Our first evening there, we noticed a canoe in the anchorage. Soon he was at our boat, and wondering if we would like to buy a woodcarving. I have admired the native art we see in the Puget Sound/Salish Sea, and have previously purchased a pair of coffee mugs, and a blanket.
My eye is immediately drawn to the biggest piece, an Orca whale. There are also two poses of hummingbirds, and a quarter moon. His asking price is just a little higher than I had hoped, but to get a piece from the artist himself counts a lot too! He signs and dates the back, and makes a dot to indicate where to attach something to hang it with, recommending velcro tabs.
|A view of the spit. I took this picture mainly for the 'twisty' log -- this tree must have danced a lot as it grew up!|
We had a walk on the spit, and were sitting on a bit of dock, when a car came alongside and a young couple with a puppy got out. We struck up a conversation, and when we told them we were waiting for Gilbert, she said 'He's my stepfather!' So we got to know a bit of the family too. When Gil arrived, he sent his stepdaughter back to the house to fetch his copy of 'Two Houses Half Buried in Sand' for us to look at, so we would know what to look for. It has many historical stories about Penelakut.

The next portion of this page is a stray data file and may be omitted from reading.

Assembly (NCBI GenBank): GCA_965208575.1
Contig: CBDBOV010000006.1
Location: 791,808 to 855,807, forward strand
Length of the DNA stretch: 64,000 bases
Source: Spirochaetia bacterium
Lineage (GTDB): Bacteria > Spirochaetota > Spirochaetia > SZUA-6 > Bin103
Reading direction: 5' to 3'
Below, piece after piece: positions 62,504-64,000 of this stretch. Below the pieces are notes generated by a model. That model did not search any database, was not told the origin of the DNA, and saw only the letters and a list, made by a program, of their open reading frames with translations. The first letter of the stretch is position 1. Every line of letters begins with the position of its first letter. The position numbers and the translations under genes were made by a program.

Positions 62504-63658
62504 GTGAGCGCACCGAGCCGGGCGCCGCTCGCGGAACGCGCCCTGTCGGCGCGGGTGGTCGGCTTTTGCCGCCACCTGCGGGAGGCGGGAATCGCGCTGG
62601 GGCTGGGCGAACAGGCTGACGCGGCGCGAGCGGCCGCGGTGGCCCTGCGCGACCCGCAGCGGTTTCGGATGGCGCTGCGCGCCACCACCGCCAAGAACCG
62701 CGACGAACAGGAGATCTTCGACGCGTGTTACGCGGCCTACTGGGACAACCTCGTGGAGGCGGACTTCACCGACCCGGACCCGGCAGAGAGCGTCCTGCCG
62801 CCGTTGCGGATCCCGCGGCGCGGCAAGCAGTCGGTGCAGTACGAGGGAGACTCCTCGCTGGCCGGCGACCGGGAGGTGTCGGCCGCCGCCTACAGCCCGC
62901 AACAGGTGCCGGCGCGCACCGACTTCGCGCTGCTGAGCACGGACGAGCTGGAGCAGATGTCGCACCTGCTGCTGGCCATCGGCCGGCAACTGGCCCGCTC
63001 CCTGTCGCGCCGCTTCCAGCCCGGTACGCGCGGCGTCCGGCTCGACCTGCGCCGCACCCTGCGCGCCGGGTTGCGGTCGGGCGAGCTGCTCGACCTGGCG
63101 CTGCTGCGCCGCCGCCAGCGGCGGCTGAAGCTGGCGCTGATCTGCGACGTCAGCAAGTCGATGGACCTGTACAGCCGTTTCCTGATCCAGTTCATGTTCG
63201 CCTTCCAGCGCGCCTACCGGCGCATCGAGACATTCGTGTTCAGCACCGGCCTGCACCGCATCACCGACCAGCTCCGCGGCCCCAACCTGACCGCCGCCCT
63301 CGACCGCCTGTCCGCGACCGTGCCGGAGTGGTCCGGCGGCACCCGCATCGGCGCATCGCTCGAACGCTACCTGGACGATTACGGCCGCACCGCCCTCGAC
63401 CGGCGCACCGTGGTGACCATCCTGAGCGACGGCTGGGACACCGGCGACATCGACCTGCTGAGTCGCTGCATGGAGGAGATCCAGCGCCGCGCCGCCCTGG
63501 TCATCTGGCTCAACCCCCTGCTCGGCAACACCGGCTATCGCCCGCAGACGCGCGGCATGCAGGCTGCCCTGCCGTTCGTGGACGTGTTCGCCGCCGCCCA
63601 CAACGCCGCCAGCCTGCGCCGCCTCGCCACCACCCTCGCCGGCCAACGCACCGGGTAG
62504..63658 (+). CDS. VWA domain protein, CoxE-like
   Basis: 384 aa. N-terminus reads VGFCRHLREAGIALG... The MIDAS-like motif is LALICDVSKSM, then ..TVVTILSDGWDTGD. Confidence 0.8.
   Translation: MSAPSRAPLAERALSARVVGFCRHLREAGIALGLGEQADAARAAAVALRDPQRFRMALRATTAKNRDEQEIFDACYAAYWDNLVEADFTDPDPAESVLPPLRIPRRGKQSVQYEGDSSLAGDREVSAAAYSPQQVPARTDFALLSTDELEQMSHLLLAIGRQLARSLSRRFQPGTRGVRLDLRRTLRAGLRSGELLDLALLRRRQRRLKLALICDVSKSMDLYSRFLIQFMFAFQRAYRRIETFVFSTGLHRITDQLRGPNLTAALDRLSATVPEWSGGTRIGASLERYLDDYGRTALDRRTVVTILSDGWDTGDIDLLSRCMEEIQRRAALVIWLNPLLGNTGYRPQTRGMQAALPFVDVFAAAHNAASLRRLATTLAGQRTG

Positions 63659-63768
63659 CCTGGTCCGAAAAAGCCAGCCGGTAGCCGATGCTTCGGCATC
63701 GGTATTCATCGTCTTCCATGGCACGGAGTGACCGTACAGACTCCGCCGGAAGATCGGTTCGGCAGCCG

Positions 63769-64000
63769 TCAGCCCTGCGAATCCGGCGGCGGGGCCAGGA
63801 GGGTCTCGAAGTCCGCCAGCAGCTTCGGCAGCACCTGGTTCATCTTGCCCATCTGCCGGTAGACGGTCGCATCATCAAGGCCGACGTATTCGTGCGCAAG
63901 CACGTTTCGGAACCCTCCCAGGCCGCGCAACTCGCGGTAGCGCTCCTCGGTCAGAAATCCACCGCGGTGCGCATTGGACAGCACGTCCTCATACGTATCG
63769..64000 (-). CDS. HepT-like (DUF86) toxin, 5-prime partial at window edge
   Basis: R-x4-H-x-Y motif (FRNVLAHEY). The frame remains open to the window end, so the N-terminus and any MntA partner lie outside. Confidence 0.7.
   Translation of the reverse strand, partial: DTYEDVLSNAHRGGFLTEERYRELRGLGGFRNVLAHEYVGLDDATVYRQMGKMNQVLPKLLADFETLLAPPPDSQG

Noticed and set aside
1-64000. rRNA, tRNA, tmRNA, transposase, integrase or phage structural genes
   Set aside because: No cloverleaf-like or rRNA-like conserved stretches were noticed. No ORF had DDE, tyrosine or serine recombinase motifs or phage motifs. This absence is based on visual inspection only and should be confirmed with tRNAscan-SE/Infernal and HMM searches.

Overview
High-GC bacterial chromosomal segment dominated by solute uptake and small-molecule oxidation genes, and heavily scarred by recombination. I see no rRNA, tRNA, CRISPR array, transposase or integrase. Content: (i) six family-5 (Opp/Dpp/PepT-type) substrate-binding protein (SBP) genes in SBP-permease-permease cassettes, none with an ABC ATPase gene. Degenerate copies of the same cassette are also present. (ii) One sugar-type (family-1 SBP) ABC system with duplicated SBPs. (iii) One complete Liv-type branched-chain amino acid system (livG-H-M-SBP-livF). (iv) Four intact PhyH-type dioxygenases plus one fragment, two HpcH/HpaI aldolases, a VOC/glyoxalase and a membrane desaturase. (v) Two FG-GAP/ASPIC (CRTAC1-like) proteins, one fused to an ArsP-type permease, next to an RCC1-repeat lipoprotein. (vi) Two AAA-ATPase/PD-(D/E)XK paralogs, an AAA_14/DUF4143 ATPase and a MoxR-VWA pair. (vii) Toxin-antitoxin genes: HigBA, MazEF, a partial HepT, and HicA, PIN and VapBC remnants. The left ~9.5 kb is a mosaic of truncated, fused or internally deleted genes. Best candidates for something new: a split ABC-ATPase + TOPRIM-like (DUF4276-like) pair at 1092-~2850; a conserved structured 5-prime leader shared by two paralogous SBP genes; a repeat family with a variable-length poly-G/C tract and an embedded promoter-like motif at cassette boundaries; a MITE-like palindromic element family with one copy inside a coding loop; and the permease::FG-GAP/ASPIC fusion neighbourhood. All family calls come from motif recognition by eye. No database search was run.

Gil says that Penelakut used to be named Kuper Island, and it and neighbor Thetis Island were named for one man, Kuper Thetis. Penelakut is the name of their tribe.
We will be happy to stop at Penelakut and look up Gilbert again when we move south in the fall!